Articles / Reviews

The Sound - The Sound & The Fury - interview (Sounds 13-9-1980)

date: Sep 13, 1980


 

THE SOUND & THE FURY 

SOMEBODY MUST have said it before, but life isn't fair. In R'n'R terms, you first realise the application of the truth when all the best records played by all the best delays when you're a kid never get within spitting's distance of the charts. Truly Great Musics of any era seem doomed to a dignified form of r'n'r archeology, to be dug up decades later by men with lights on their helmets and a certified interest in keeping the real r'n'r influences alive (and I tentatively toss you Tim Buckley and Richard Thompson as possible examples).
 

Presently I can feat the whole heist regenerating itself in the form of a band who are not only in the peculiarly rare situation of coming-from-London, but who also seem intent on surprising me again and again and again. When will it stop? For a start, just at the end of the summer time in which I'd been expecting Teardrop, the Bunnymen and (in another sense) Joy Division to have flexed their muscles for the cause of Real Music, in darts this bunch of unknown no-hopers with a single and an album and an absolute aura that defies importance to all else around it. While we've been waffling around with ideals, the SOUND have in their own way come up with the idealistic goods in toto. They've gone a cheeky one step further and pulled the modernist credentials one or maybe several degrees nearer reality.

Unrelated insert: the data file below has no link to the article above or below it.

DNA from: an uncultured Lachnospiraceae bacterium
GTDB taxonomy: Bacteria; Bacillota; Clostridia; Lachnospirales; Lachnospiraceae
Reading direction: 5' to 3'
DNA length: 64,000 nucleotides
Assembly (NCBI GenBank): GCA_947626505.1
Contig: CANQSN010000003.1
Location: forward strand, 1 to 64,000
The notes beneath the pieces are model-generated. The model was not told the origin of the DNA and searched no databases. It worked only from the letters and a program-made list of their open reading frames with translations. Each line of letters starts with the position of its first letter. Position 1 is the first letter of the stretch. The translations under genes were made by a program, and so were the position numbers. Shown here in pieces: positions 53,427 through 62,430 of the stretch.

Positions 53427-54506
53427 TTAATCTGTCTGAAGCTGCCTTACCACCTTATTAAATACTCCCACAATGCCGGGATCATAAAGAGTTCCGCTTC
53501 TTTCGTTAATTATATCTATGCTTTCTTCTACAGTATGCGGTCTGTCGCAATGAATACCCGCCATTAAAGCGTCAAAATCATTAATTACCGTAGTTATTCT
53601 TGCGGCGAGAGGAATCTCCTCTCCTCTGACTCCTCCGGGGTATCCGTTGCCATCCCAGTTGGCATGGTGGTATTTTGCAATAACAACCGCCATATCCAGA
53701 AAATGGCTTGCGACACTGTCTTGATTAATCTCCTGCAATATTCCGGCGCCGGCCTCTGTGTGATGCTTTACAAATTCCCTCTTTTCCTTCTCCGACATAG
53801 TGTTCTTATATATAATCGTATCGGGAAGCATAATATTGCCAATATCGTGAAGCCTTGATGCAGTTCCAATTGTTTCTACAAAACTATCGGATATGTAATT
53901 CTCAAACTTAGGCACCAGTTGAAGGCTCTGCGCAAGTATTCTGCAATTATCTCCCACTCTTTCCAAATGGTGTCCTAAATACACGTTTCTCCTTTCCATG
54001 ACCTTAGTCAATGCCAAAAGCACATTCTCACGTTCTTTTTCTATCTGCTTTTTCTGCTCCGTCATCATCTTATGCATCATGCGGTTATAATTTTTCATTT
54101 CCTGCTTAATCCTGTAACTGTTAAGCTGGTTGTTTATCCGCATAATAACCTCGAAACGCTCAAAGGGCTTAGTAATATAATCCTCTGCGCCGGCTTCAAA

And that involves compromise; that is dancing a thin line. But the SOUND do it/will do it; and that's why I've been astounded, almost continually by ' them, for the past seven days. The SOUND will have hits. The SOUND will be up there in the unreal realms of the pop 'world' where they will be able to look down on an awful lot of people and where, if I was cynical, I'd say their real influences and stylistic forerunners have a- better than even chance of never reaching. Life is not fair: and the SOUND are profitting by it. The SOUND (truly) have frightening potential and a frightening potential hold upon a frightening number of people. Half of me loves them to death and the other half types this in a stupified state of fearful awe. I mean it. The SOUND are the ideal modernist levelling effect. Which means: they're good and they are bad, but so far the music has stayed unaffected by the latter and aesthetically has pro fitted from the battle. It pulls this way and that but invariably it is still touching upon a valuable central course, which, simply put, qualifies these days as Success.